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SEI Absolute Encoder Communications Protocol

SEI Absolute Encoder Communications Protocol Data Sheet

Each encoder on the bus is assigned a unique address between 0 and E. The host computer is the master of the bus, while the encoders are slaves. Encoders cannot initiate communication, rather the host sends commands and the encoders respond. The first byte of a command always includes the address of the encoder to be selected. Address F is used to communicate to all devices on the bus at once. An encoder responds by activating the busy line if a valid command is received with the correct address. If the address is incorrect or the command is invalid (including framing errors), the encoder ignores the command. If the address is F, all encoders activate the busy line until the command is processed by everyone (wired-OR). If an encoder has the busy line active while processing a command, other encoders ignore all data.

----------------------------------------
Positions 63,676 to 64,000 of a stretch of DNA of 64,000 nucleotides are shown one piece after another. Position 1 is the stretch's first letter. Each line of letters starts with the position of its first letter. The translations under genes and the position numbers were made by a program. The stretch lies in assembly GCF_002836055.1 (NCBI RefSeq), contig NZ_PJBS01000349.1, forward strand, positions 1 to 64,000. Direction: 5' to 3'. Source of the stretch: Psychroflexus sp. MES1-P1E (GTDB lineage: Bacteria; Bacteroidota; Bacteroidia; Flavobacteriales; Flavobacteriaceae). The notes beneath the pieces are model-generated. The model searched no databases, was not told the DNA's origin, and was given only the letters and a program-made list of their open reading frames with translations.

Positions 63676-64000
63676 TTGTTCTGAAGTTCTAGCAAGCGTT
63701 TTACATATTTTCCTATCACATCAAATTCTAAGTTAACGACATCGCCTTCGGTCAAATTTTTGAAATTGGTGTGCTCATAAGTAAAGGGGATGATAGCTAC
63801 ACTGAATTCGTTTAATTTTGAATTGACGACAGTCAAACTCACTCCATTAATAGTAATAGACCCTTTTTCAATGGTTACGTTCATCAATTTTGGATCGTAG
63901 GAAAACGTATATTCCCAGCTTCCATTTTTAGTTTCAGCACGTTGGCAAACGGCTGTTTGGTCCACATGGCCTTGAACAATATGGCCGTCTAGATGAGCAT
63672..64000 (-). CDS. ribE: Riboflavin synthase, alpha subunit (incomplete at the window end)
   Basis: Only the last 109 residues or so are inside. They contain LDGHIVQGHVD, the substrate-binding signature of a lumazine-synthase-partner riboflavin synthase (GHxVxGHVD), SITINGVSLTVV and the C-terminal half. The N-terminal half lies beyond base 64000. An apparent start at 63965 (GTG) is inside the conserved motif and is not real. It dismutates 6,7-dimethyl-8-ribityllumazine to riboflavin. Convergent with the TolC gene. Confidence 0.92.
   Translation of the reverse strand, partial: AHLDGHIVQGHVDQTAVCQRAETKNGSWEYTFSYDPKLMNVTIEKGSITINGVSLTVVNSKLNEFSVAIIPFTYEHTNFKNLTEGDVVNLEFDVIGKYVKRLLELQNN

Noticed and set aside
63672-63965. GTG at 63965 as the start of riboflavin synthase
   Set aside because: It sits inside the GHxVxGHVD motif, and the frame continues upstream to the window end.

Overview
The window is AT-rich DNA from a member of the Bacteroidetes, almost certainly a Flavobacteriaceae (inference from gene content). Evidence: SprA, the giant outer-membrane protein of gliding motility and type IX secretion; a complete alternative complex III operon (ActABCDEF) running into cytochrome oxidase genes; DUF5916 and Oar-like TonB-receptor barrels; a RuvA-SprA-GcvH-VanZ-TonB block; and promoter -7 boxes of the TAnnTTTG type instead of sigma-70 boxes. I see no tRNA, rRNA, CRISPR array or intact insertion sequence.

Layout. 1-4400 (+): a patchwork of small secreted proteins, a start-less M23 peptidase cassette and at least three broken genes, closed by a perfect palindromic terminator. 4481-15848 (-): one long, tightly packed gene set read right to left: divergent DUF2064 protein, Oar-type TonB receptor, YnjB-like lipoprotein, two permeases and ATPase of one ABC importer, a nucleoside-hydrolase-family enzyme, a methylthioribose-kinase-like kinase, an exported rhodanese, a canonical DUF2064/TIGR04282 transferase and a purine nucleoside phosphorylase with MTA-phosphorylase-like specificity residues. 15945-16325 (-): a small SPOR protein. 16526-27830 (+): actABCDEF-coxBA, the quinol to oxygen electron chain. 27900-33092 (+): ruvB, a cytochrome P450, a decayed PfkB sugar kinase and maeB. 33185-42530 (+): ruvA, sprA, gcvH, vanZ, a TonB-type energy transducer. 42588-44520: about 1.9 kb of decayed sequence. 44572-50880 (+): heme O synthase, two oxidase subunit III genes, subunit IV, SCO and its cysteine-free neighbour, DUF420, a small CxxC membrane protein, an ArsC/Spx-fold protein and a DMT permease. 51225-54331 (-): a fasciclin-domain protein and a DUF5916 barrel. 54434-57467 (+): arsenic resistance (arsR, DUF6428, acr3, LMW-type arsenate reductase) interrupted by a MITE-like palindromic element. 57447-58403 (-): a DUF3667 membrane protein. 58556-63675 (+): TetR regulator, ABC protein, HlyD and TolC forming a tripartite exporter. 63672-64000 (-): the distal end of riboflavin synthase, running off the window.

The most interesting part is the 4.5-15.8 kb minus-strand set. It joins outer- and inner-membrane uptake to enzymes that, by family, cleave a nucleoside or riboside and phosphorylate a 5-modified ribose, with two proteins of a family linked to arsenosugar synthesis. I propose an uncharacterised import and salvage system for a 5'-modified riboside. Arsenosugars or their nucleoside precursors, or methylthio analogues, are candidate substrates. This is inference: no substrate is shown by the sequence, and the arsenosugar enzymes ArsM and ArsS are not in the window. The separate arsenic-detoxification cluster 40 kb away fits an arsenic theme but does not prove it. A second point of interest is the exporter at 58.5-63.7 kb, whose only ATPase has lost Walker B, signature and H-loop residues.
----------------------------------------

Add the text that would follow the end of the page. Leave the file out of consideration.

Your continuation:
In the case of a single-byte command, the host only sends one byte which contains the address and the command. The selected encoder activates the busy line, sends the response, and then releases the busy line. In the case of a multiple-byte command, the host first sends a byte which contains the address and an indication that a multiple-byte command is in process. The selected encoder activates the busy line to acknowledge the selection. The host sends the rest of the command and the busy line remains active until the particular command in completed. In the simplest single encoder configuration, if factory default modes don't need to be changed, only single-byte commands are needed. 16-bit and 32-bit numbers are transmitted with the most significant byte first (big-endian convention).


Single Byte User Commands:

Request Command:

7 6 5 4 3 2 1 0
cmd3 cmd2 cmd1 cmd0 addr3 addr2 addr1 addr0

Addr3-0: